One of the main components of a pbem is of course the e-mail system itself. One thing a Keeper is going to have to be prepared for is the fact that the e-mail folder is going to get very big, very quickly. My adventure, which ran from July 2010 to February 2011 had, at the last count, over two thousand e-mails. Even assuming that some of those were duplicates – and I’m pretty assiduous at deleting earlier versions of threads – the total is still pretty big.
Simple e-mails from the Keeper rapidly become threads which can run and run. Strategic deletion of earlier versions of threads is a necessity but beware getting too over-enthusiastic with the delete button – with multiple players may come replies to earlier e-mails that contain important information not held elsewhere and these replies may be mistaken for part of the thread. If your e-mail system allows you to file e-mails into individual folders, it may be a very good idea to allocate each player a folder into which their communications can be put. Of course, even Windows Mail can sort by sender, meaning that finding a particular e-mail is never a wholly impossible task (unless you’ve double-deleted it).
As we’ve previously covered, the e-mail means that individual players can have bulletins updated to their own character’s adventure requirements – if three people are in a room and each is talking to a different person, this is easily handled.
Of course, e-mail is not just words – pictures can be added to the e-mail and this heightens the flavour and atmosphere considerably. Vintage maps, drawings of sinister runes, charms, sigils and the like can be inserted, rather than being described, with the possibility of misinterpretation. Even different typefaces can be used if required to give an authentic feeling to e-mail communication. Handwriting fonts are available for letters, gothic or Olde English lettering for antique manuscripts, something functional and stark for newspaper stories…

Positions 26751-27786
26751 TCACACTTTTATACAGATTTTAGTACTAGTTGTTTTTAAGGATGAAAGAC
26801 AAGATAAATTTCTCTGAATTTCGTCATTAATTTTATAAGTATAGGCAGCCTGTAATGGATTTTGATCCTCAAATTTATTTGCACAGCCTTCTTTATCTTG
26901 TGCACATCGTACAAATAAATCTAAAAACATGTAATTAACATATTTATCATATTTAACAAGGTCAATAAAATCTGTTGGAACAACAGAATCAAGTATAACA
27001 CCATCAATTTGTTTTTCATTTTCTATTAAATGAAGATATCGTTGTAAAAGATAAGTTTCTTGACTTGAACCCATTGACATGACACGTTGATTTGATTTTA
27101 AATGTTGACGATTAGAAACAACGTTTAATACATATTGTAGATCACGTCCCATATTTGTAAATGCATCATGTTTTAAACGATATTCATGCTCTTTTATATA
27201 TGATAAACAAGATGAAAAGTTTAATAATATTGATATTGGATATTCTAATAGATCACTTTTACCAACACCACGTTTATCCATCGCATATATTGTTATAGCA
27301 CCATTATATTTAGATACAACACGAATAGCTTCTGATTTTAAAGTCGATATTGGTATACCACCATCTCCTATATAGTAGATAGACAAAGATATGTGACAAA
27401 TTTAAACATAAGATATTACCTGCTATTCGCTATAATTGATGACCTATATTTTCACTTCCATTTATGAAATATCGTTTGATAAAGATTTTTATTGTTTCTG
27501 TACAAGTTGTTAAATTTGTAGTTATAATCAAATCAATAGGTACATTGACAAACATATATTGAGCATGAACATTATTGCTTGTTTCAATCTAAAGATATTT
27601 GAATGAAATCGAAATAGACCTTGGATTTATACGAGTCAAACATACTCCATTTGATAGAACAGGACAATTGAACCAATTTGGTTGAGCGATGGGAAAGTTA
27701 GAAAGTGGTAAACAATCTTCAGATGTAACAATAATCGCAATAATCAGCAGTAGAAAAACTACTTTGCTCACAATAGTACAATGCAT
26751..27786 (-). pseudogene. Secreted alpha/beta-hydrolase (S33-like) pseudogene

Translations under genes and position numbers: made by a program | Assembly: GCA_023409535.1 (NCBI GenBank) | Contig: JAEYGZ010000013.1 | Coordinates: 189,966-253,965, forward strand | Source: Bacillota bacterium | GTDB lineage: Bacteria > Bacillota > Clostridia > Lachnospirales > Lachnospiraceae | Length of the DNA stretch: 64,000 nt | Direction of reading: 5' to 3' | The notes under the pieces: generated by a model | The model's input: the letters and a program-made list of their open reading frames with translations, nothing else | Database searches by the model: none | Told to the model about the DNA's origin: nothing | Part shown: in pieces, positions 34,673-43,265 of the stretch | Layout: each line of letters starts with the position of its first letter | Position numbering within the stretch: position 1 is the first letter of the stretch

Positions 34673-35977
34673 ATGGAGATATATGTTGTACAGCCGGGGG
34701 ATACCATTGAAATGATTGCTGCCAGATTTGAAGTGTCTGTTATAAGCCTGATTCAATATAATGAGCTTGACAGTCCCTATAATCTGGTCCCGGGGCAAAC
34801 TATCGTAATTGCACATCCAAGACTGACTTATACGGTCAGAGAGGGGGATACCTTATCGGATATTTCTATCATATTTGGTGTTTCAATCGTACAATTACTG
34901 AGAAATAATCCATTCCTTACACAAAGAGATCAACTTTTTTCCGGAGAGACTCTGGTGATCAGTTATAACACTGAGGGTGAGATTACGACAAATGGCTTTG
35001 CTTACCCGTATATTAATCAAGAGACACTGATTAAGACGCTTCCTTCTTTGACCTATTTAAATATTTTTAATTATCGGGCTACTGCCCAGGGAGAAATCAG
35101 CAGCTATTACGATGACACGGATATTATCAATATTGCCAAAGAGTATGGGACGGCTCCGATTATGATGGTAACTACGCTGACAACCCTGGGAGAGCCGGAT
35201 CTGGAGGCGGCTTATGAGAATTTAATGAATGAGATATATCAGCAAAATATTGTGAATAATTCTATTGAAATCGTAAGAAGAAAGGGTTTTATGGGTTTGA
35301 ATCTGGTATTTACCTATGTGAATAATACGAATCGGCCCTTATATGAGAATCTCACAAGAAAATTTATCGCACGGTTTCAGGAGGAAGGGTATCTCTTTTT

And speaking of pictures, I’ve discussed before, in The Links Effect about tracking down photo archives from the period. A Keeper should start to build up a collection of pictures before they start the adventure, preferably whilst doing the research for their adventure ideas. There are a lot of 1920s resource sites out there, some of which I’ve listed on the post referred to, but you may well find others in your trawl of all things eldritch on the net. Save the ones that strike you as useful to a folder somewhere – it’s a bit of work to start with but you’ll soon start thinking “Oh, I could use that for so-and-so who runs the antique shop in Boston…” which is a lot more handy than thinking, several weeks into the adventure “Oh, I wish I could remember where I saw that picture…”
Good categories into which to sort the pictures, and – from personal experience – I found to be necessary are portraits, building interiors, building exteriors, landscapes, transport interiors and transport exteriors, social images (arts, leisure, fashion, entertainment) and miscellaneous ones like foodstuffs, clothing, drinks, etc. You may find that as the weeks go on, you find an image sparks an idea for a future adventure development.
A bit of a short one this week. Next time, I’ll be discussing how to handle NPCs so that they don’t become too much trouble to handle and what to do with the GMPC to avoid them becoming a Mary Sue.
Evil rears it's ugly head, but there are no restricitve alignments. [BFRPG] - One appeal for BFRPG is the absence of an alignment system. Now don't get me wrong here I personally have no issue at all with alignments being present in ...
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